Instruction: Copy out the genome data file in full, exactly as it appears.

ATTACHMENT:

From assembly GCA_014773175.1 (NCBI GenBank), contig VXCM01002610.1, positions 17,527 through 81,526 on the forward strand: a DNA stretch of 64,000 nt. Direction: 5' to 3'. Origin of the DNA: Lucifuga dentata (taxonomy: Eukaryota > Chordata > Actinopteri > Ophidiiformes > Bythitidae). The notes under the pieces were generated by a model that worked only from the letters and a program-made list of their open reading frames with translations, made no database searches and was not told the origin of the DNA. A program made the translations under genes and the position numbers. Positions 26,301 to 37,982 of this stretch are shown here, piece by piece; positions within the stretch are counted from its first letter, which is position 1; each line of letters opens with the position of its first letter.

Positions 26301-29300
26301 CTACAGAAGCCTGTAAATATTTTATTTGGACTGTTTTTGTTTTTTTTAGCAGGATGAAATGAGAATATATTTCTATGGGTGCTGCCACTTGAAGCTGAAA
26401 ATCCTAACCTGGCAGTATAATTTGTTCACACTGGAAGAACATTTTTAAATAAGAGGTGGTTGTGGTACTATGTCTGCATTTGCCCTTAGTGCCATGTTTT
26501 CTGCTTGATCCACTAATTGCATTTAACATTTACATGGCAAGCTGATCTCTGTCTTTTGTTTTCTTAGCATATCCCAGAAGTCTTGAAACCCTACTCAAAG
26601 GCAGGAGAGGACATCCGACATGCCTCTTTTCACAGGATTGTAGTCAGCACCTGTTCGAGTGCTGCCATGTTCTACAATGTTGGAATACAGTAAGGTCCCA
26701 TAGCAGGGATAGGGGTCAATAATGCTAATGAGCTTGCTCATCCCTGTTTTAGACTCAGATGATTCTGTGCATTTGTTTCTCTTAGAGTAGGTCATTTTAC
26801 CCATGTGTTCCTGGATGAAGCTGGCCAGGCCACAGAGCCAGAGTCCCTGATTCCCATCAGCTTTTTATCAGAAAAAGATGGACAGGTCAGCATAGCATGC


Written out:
From assembly GCA_014773175.1 (NCBI GenBank), contig VXCM01002610.1, positions 17,527 through 81,526 on the forward strand: a DNA stretch of 64,000 nt. Direction: 5' to 3'. Origin of the DNA: Lucifuga dentata (taxonomy: Eukaryota > Chordata > Actinopteri > Ophidiiformes > Bythitidae). The notes under the pieces were generated by a model that worked only from the letters and a program-made list of their open reading frames with translations, made no database searches and was not told the origin of the DNA. A program made the translations under genes and the position numbers. Positions 26,301 to 37,982 of this stretch are shown here, piece by piece; positions within the stretch are counted from its first letter, which is position 1; each line of letters opens with the position of its first letter.

Positions 26301-29300
26301 CTACAGAAGCCTGTAAATATTTTATTTGGACTGTTTTTGTTTTTTTTAGCAGGATGAAATGAGAATATATTTCTATGGGTGCTGCCACTTGAAGCTGAAA
26401 ATCCTAACCTGGCAGTATAATTTGTTCACACTGGAAGAACATTTTTAAATAAGAGGTGGTTGTGGTACTATGTCTGCATTTGCCCTTAGTGCCATGTTTT
26501 CTGCTTGATCCACTAATTGCATTTAACATTTACATGGCAAGCTGATCTCTGTCTTTTGTTTTCTTAGCATATCCCAGAAGTCTTGAAACCCTACTCAAAG
26601 GCAGGAGAGGACATCCGACATGCCTCTTTTCACAGGATTGTAGTCAGCACCTGTTCGAGTGCTGCCATGTTCTACAATGTTGGAATACAGTAAGGTCCCA
26701 TAGCAGGGATAGGGGTCAATAATGCTAATGAGCTTGCTCATCCCTGTTTTAGACTCAGATGATTCTGTGCATTTGTTTCTCTTAGAGTAGGTCATTTTAC
26801 CCATGTGTTCCTGGATGAAGCTGGCCAGGCCACAGAGCCAGAGTCCCTGATTCCCATCAGCTTTTTATCAGAAAAAGATGGACAGGTCAGCATAGCATGC